Sunday, April 15, 2007

Seeking Hope

I tend to get depressed when I look at our current society. Somehow, we've allowed the worst leaders to carry out the worst ideas across the broad spectrum of policies. Laws? Not for these leaders. War? Not to be won, but to be sustained for the profits of our donors. Public safety? Not profitable. And on and on and on.
So I'm trying to find some hope. Some positive sign. Reading this article, "A journey into the (reputed) soul of conservatism" by David Green,, actually gave me a bit of hope. While it chronicles decades of wrongness,Green sees a light at the end of the tunnel.

Given the prevalence of such attitudes, it is no small miracle that we appear to have survived our era’s toxic cocktail of regressive bile. We are, of course, not out of the woods yet, and it is possible that a new, new Pearl Harbor, or yet another Middle East war would rally the persuadable middle of the American electorate back to the flag of the Boy King. (Don’t forget he had 90 percent job approval ratings right after
9/11 – despite the fact that he had gone off hiding in Nebraska.) But I tend to think that is probably no longer possible. I also tend to think that the fact that they haven’t already done this suggests that they’re probably not going to, though you never know what they’re capable of once the impeachment process kicks in.

Americans have hardly become any more secure in their own skins, however. To the contrary, the loss of a second Vietnam and the economic disaster which continually seems looming right around the personal debt / government debt / trade debt / mortgage meltdown / globalization corner is only going to make things worse on that score.

Ironically, what saved us (if we are saved) in the long-term from a predatory regime of regressive kleptocrats was the short-term experience of living under a predatory regime of regressive kleptocrats. After the utter and complete hash these people have made of everything they’ve touched, who now wants anything to do with this absurdly deluded ideology, apart from the frightened old ladies who still allow their pastors to tell them how to think and vote (oh, and how to donate too)? There is massive opportunity here. The combination of increasingly insecure Americans and the patent failures of a disastrous turn to the right meant to address those insecurities leaves one obvious prescription on the table – a turn to the left. Already there is overwhelming public support for a national healthcare system (wow, and to think – only sixty years after every other industrialized democracy in the world got theirs!). This would have been unthinkable as little as five years ago. Expect similar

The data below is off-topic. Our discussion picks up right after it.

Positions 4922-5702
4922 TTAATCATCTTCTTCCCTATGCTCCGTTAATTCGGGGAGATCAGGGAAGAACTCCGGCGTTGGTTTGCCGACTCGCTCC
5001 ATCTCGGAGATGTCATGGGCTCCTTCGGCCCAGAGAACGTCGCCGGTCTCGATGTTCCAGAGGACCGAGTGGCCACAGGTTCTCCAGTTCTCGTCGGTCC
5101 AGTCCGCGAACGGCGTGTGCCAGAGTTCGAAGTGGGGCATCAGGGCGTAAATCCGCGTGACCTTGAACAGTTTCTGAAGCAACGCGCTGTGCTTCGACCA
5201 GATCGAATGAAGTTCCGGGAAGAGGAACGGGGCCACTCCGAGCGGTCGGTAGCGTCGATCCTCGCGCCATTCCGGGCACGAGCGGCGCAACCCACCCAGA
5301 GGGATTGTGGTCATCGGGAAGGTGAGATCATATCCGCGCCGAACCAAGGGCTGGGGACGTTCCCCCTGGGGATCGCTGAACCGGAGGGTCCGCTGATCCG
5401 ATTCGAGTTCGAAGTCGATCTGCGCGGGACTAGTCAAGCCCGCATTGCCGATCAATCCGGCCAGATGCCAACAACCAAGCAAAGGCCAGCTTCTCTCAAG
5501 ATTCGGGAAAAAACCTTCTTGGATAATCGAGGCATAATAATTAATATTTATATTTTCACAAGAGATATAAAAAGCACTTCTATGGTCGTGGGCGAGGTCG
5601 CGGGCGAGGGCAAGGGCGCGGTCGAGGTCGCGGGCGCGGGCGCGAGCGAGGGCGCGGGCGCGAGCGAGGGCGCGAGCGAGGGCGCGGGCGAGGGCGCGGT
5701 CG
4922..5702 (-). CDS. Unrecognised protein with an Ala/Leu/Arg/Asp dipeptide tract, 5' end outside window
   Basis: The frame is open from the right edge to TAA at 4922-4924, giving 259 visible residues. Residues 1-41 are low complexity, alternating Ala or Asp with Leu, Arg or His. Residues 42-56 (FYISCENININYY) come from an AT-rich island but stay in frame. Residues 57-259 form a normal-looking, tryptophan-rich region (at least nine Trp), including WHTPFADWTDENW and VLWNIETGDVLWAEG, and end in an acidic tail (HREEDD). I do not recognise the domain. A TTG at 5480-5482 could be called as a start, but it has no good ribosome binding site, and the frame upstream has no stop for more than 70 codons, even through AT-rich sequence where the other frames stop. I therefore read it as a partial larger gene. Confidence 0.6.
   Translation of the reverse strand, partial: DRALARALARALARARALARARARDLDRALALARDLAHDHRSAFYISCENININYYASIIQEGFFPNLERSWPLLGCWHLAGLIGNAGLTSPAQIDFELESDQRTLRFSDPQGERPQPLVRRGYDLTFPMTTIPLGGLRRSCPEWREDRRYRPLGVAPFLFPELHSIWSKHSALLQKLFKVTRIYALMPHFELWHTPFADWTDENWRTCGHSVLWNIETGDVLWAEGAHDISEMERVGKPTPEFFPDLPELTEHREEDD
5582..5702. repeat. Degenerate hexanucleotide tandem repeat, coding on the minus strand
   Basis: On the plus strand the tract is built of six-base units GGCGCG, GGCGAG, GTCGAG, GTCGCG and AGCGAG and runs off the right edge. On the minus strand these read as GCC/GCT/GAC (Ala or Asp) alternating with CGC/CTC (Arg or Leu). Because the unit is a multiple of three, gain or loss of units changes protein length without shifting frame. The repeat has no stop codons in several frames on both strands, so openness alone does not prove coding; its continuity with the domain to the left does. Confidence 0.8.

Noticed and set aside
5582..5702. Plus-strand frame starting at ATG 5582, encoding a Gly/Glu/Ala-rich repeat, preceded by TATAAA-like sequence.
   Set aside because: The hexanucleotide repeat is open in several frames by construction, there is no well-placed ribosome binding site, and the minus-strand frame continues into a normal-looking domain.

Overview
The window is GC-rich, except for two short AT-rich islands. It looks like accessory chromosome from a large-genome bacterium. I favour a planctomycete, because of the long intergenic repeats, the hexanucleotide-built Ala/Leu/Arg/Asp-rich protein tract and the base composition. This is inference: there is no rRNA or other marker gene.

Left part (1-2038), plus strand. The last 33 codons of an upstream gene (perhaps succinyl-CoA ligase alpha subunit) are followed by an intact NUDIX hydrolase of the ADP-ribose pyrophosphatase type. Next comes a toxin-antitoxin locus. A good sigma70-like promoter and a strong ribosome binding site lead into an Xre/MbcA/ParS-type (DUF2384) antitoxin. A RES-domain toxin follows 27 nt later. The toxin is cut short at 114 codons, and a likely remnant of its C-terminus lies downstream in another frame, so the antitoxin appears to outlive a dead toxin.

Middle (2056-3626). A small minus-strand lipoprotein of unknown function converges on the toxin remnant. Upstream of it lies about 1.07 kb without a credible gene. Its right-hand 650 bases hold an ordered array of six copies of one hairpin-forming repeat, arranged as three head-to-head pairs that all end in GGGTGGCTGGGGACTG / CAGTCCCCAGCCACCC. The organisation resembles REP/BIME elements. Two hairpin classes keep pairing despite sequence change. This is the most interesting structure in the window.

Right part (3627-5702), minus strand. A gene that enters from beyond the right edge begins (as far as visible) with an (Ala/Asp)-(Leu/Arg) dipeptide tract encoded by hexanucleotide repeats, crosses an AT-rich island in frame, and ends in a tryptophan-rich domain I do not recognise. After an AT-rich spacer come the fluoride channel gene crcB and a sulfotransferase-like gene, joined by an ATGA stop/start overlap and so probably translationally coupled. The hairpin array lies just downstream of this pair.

attitudinal swings as the trap door continues to open underneath Americans on
issues like pensions, global warming, jobs and more. It is not exactly in the American tradition to favor governmental solutions to personal and social problems. It just so happens, though, that in so many of these domains they tend to work (however imperfectly – which imperfections usually having most to do with insufficient funding), and that the alternative of the conservative market deity (Praise the one true lord!) does not.
Americans have been slow to learn this, and have paid
the price accordingly. But learn they now appear to be doing (it would sure help if somebody out there from the so-called liberal party would frame the question properly, and vocally), and we should perhaps be thankful that the damage done during this particular life lesson wasn’t greater than what has in fact been visited upon us. As awful as its been, it could have been much worse.

Unfortunately, things are likely to get worse before they get better. But I have to believe that they will get better.
Added: This article by Robert Kuttner touches on the same theme

THREE TIMES in my political adulthood, we have seen the exhaustion of a conservative ideology and presidency. Under Presidents Nixon and Bush II, the
ingredients were corruption, corporate excess, and overreach of presidential power. During the 12 years of Reagan and Bush I, the hallmark was the failure of conservative economics.

And twice, the electorate ousted Republicans only to get centrist Democrats, who ran more competent administrations but did little to redress the structure of financial inequality in America.

Now, the third era of conservative Republican rule is collapsing -- with the most spectacular mélange of overreach, incompetence, economic distress, and sheer corruption of all. But who, and what, will succeed Bush? The forces of privilege and inequality are now so deeply entrenched in America that it will take a Democratic successor at least as bold as FDR or LBJ to change course.


mahakal said...

Only one candidate has been bold enough to even mention medical marijuana, and he was bold enough to push it through the New Mexico legislature and sign it into state law.

Anonymous said...

Oh and he's bold enough to negotiate a nuclear power settlement with North Korea too. Holy shit why aren't more people talking about Bill Richardson?

pygalgia said...

Mr. Richardson has great qualifications, but I watched his appearance on "this week" and he has a very simple weakness. He's not all that charismatic. In a race that includes Obama, Edwards, and yes, Clinton it's going to be hard for him to get attention. The reality of modern politics is that image trumps substance in the mind of most voters.